Page 571 - ONLINE PROCEEDING BOOK WSAVA 2017
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WSVA7-0306
DIAGNOSTIC IMAGING II
COMMON AND UNCOMMON CAUSES OF LAMENESS IN DOGS – A RADIOLOGIST’S PERSPECTIVE
S. Hecht1
1University of Tennessee, Small Animal Clinical Sciences, Knoxville, USA
COMMON AND UNCOMMON CAUSES OF LAMENESS IN DOGS - A RADIOLOGIST’S PERSPECTIVE
Silke Hecht, Dr. med. vet., Diplomate ACVR, Diplomate ECVDI
Professor in Radiology
C247 Veterinary Medical Center, University of Tennessee College of Veterinary Medicine, Knoxville, TN 37996, USA
shecht@utk.edu
Introduction
Radiographs are the mainstay of the initial evaluation of the orthopaedic small animal patient. If needed, advanced imaging may be performed for a de nitive diagnosis (1).
Principles of Radiographic Evaluation (2)
Usually, radiographs in at least 2 planes of the area of interest are needed. Additional views and comparison radiographs may be necessary for full evaluation. Soft tissues are assessed for swelling, atrophy, super cial defects, presence of foreign material, mineralization,
or areas of decreased opacity indicating fat or gas inclusions. Evaluation of bony structures includes assessment of anatomic conformation and alignment, periosteal and endosteal surface, cortex and medulla for evidence of areas of increased opacity (e.g., new bone proliferation) or areas of decreased opacity (e.g., lysis). Evidence of generalized increased or decreased bone opacity should also be noted. In young animals, growth plates are evaluated for evidence of premature closure or signs of infection. Joint evaluation should include joint space width, joint surfaces and the insertion site of the joint capsule. Soft tissue swelling in the vicinity of a joint should be classi ed as extracapsular or intracapsular which is typically accomplished by visualization
of displacement of local fat planes. Periarticular osteophytosis and joint effusion/capsular thickening is indicative of degenerative joint disease (DJD) which is a common sequela to many different joint diseases.
Bone and Joint Diseases in Young Animals (3, 4) General: Osteochondrosis/osteochondrosis dissecans
(OC/OCD) is a developmental anomaly which predominantly effects young large breed dogs. It can affect various joints and is recognized by focal  attening of the joint surface with associated subchondral sclerosis and with or without the presence of an isolated  ap. Intracapsular soft tissue swelling and DJD may also be observed.
Diseases of the Forelimb: The most common disorders of the scapulohumeral joint in dogs are OC/ OCD and shoulder dysplasia which predominantly
affects Dachshunds and manifests as  attening of
the glenoid cavity, deformity of the humeral head,
and often subluxation and DJD. Elbow dysplasia is common in large breed dogs and encompasses the disease complexes OC/OCD of the medial humeral condyle, fragmentation of the medial coronoid process (FCP)/medial coronoid process disease and ununited anconeal process (UAP). Radiographic  ndings with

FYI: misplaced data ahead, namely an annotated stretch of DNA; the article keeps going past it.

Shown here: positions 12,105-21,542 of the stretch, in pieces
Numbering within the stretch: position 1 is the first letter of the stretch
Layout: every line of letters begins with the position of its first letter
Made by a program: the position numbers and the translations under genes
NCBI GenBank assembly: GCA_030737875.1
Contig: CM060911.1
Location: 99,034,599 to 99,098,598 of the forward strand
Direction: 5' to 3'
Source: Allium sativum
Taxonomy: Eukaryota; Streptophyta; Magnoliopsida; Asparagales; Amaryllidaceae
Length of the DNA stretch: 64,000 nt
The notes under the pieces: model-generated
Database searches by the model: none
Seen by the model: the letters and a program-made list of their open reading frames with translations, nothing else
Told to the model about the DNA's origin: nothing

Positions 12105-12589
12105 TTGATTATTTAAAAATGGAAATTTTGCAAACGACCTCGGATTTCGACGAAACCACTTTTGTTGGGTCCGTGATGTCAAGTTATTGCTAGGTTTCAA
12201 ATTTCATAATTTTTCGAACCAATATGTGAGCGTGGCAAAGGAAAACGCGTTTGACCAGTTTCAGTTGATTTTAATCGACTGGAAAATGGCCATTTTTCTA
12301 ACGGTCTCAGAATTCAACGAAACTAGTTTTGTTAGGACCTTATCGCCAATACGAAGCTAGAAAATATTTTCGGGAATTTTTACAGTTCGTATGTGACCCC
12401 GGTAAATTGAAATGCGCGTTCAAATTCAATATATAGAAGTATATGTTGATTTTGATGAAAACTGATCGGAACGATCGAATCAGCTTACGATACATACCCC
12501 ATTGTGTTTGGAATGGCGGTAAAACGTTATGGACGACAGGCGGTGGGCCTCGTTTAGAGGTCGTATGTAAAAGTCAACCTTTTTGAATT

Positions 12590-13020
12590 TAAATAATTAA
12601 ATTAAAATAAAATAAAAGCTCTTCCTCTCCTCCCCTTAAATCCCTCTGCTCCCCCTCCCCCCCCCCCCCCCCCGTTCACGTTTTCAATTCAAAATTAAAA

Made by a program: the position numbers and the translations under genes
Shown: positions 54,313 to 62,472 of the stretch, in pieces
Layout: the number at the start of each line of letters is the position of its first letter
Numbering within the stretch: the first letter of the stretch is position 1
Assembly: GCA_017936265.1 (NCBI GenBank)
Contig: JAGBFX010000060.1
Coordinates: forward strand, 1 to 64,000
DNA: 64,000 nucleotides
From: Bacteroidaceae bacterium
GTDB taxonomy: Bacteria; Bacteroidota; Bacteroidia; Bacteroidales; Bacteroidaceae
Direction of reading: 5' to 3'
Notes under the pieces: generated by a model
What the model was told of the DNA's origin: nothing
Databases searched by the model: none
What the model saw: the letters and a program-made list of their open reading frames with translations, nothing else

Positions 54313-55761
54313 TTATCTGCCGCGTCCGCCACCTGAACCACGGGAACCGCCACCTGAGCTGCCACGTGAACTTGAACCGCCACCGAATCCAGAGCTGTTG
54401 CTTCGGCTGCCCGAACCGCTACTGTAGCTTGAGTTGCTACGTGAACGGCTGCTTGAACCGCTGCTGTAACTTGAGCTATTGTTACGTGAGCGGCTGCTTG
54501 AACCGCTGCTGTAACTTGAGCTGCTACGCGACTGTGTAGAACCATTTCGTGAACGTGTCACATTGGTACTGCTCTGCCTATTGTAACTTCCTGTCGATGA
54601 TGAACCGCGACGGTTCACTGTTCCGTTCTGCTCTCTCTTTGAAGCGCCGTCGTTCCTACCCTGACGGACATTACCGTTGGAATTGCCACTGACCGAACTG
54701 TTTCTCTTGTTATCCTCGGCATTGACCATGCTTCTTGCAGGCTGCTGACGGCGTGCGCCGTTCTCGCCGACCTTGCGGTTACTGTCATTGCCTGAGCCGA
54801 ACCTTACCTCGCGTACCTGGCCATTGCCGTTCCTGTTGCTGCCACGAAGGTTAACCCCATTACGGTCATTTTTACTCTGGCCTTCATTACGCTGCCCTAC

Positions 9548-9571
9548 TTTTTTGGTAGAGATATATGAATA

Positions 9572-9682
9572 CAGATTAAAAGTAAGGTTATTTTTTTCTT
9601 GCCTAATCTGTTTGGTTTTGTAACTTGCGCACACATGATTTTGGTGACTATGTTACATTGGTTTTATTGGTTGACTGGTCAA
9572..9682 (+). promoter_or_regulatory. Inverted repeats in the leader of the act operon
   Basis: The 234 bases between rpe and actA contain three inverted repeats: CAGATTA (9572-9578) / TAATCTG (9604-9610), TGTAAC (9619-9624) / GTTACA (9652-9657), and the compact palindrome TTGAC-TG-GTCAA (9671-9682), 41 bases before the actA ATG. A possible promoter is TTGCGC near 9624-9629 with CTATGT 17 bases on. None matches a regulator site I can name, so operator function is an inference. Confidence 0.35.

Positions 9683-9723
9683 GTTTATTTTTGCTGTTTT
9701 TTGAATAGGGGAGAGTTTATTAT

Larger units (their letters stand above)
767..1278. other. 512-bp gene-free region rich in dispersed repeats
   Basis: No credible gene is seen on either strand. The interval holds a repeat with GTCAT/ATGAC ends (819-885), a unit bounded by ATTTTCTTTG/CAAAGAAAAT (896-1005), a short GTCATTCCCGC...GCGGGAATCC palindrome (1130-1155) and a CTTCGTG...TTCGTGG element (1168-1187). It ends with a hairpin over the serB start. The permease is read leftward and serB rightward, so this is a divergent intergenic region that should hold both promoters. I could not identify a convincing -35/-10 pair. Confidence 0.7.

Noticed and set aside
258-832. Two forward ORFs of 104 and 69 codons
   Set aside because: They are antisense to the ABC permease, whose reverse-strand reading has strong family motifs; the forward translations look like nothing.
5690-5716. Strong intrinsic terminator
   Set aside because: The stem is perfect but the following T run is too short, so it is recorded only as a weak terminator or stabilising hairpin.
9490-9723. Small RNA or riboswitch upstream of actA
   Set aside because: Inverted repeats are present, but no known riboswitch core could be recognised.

FCP include elbow joint incongruity, sclerosis of the
ulnar trochlar notch, blunting of the medial coronoid process, and DJD. An isolated fragment of the medial coronoid process may be seen. Radiographic  ndings with UAP include separation of the anconeal process from parent bone. Additional  ndings include joint incongruity and DJD. Incomplete ossi cation of the humeral condyle predominantly affects Cocker Spaniels and certain hunting breeds. Radiographically, a lucent line may be visible separating the lateral from the medial aspect of the humeral condyle on a craniocaudal
view. This condition often remains undiagnosed until patients present with acute distal humeral fracture after minor trauma. Angular limb deformity is a common developmental anomaly affecting the antebrachium especially in chondrodystrophic dogs due to premature physeal closure of the distal ulna. Radiographic  ndings include cranial curvature of the radius, shortening of the ulna, carpus valgus deformity and elbow joint incongruity with secondary DJD. Congenital elbow luxation is rare and may be dif cult to distinguish radiographically from
a traumatic elbow luxation sustained at young age. Valgus or varus deformity of the carpus is the most common carpal anomaly in young dogs. Incomplete ossi cation of the intermedioradial carpal bone is rarely of clinical signi cance although it predisposes this bone for pathologic fracture after minor trauma.
Diseases of the Hindlimb: Hip dysplasia is a very common condition especially in large breed dogs. Radiographically, incongruity/subluxation of one or both coxofemoral joints are evident. Secondary DJD
is very common. Legg-Calvé-Perthes disease affects small breed dogs. Radiographically, there is widening of the coxofemoral joint, and the femoral head has irregular margins and smaller size compared to normal.
An Urban Experience
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